# plotnine.mapping.after_stat¶

plotnine.mapping.after_stat(x)[source]

Evaluate mapping after statistic has been calculated

Parameters
xstr

An expression

after_scale()

For how to alter aesthetics after the data has been mapped by the scale.

stage

For how to map to aesthetics at more than one stage of the plot building pipeline.

## Examples¶

:

import pandas as pd
import numpy as np

from plotnine import *

%matplotlib inline


### after_stat¶

geom_bar uses stat_count which by default maps the y aesthetic to the count which is the number of observations at a position.

:

df = pd.DataFrame({
'var1': [1, 2, 2, 3, 3, 3, 4, 4, 4, 4, 5, 5, 5, 5, 5]
})

(ggplot(df, aes('var1'))
+ geom_bar()
) :

<ggplot: (97654321012345679)>


Using the after_stat function, we can instead map to the prop which is the ratio of points in the panel at a position.

:

(ggplot(df, aes('var1'))
+ geom_bar(aes(y=after_stat('prop'))) # default is after_stat('count')
) :

<ggplot: (97654321012345679)>


With after_stat you can used the variables calculated by the stat in expressions. For example we use the count to calculated the prop.

:

(ggplot(df, aes('var1'))
+ geom_bar(aes(y=after_stat('count / np.sum(count)')))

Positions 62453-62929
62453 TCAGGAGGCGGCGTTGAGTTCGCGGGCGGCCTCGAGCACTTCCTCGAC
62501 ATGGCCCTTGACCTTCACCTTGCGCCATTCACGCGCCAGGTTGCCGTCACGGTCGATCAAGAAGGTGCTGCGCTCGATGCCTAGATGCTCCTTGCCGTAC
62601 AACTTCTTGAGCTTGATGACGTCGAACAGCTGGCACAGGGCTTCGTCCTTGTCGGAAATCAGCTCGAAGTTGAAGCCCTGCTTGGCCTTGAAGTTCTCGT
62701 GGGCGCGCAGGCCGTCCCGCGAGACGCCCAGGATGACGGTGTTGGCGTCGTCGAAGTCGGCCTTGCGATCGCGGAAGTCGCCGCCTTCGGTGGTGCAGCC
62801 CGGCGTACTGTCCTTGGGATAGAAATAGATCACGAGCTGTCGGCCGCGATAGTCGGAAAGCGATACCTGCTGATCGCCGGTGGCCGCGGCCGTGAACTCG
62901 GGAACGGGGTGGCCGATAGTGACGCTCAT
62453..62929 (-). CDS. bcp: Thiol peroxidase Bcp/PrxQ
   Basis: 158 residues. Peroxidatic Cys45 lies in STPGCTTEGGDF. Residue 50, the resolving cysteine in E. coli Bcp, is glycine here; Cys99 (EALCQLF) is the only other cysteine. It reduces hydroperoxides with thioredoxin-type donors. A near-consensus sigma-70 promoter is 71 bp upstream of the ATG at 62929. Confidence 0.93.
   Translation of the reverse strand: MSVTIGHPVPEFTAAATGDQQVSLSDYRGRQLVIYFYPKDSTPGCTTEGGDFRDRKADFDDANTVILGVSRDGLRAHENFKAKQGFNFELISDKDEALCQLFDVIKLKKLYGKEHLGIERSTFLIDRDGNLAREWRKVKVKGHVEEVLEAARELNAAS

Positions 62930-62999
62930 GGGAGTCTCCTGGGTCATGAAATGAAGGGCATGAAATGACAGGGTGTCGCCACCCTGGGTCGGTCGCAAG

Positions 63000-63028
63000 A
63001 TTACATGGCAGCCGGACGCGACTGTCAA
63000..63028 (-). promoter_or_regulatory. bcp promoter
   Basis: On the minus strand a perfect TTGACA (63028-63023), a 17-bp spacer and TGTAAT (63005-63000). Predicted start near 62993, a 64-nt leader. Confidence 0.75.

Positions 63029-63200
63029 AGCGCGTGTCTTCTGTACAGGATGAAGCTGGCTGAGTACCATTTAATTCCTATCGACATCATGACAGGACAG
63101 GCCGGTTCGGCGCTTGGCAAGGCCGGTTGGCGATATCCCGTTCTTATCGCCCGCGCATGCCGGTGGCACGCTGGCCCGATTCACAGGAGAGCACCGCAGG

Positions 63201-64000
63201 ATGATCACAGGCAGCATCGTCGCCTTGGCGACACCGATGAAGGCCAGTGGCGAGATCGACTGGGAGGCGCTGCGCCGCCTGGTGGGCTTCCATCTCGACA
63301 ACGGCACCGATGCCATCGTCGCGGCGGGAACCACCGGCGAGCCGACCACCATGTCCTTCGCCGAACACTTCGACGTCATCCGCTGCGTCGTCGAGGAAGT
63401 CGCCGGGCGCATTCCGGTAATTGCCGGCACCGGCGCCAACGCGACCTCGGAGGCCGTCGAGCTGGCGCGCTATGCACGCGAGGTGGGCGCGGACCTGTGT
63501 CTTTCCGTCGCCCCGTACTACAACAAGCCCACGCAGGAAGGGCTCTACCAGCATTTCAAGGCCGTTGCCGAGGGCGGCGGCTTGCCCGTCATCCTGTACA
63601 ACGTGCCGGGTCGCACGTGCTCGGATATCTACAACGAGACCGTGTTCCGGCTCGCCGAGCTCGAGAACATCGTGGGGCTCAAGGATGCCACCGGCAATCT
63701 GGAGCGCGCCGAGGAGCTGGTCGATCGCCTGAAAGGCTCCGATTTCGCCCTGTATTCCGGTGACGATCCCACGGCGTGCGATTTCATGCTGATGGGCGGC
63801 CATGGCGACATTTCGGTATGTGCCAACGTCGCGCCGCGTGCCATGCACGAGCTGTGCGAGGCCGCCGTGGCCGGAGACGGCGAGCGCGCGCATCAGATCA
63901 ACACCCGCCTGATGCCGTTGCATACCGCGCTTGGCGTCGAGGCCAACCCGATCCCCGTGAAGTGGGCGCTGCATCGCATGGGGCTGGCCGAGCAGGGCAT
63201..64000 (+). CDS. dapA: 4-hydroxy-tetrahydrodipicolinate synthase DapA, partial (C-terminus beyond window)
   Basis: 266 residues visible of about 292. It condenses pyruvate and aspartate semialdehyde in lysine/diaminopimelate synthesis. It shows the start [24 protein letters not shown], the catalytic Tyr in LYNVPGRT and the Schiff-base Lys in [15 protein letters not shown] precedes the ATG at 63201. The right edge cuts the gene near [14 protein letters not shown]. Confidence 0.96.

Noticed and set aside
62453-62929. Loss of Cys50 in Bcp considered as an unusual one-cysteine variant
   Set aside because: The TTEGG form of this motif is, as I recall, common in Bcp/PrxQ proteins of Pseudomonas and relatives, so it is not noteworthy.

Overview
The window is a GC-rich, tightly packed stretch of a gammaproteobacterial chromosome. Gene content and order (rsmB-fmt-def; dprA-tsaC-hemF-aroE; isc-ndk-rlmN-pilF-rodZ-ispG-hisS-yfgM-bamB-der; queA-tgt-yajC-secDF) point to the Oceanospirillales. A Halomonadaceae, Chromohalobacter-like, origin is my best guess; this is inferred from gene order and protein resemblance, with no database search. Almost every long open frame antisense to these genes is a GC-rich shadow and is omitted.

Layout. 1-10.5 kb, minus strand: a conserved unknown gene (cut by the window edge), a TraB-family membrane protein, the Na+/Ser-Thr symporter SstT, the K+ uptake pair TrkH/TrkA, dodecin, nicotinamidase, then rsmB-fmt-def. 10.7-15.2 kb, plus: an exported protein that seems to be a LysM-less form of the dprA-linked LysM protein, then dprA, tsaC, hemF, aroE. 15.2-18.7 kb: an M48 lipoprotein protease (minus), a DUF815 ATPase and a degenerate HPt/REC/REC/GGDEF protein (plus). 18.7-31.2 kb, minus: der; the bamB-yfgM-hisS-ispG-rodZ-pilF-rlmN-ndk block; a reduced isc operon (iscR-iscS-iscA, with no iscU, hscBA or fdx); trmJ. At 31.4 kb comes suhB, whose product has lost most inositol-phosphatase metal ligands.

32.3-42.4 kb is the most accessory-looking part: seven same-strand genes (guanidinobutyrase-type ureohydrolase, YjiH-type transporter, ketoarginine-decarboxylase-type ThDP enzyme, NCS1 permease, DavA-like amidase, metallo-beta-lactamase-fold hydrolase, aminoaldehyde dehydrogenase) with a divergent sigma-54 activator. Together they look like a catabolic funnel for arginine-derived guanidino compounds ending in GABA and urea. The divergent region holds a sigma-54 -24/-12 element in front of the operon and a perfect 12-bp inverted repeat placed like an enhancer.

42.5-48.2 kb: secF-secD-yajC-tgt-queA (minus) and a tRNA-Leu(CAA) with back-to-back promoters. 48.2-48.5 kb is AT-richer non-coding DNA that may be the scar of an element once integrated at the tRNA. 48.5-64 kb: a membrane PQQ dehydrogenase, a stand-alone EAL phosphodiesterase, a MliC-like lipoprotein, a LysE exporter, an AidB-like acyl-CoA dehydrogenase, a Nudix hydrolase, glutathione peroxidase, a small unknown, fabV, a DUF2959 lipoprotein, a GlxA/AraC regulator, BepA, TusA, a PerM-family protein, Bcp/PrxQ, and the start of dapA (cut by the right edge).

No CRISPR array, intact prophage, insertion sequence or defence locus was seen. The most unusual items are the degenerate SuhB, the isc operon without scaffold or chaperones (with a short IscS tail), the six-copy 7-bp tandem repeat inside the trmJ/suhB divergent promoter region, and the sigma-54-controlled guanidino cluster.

+ labs(y='prop')
) :

<ggplot: (97654321012345679)>


By default geom_bar uses stat_count to compute a frequency table with the x aesthetic as the key column. As a result, any mapping (other than the x aesthetic is lost) to a continuous variable is lost (if you have a classroom and you compute a frequency table of the gender, you lose any other information like height of students).

For example, below fill='var1' has no effect, but the var1 variable has not been lost it has been turned into x aesthetic.

:

(ggplot(df, aes('var1'))
+ geom_bar(aes(fill='var1'))
) :

<ggplot: (97654321012345679)>


We use after_stat to map fill to the x aesthetic after it has been computed.

:

(ggplot(df, aes('var1'))
+ geom_bar(aes(fill=after_stat('x')))
+ labs(fill='var1')
) :

<ggplot: (97654321012345679)>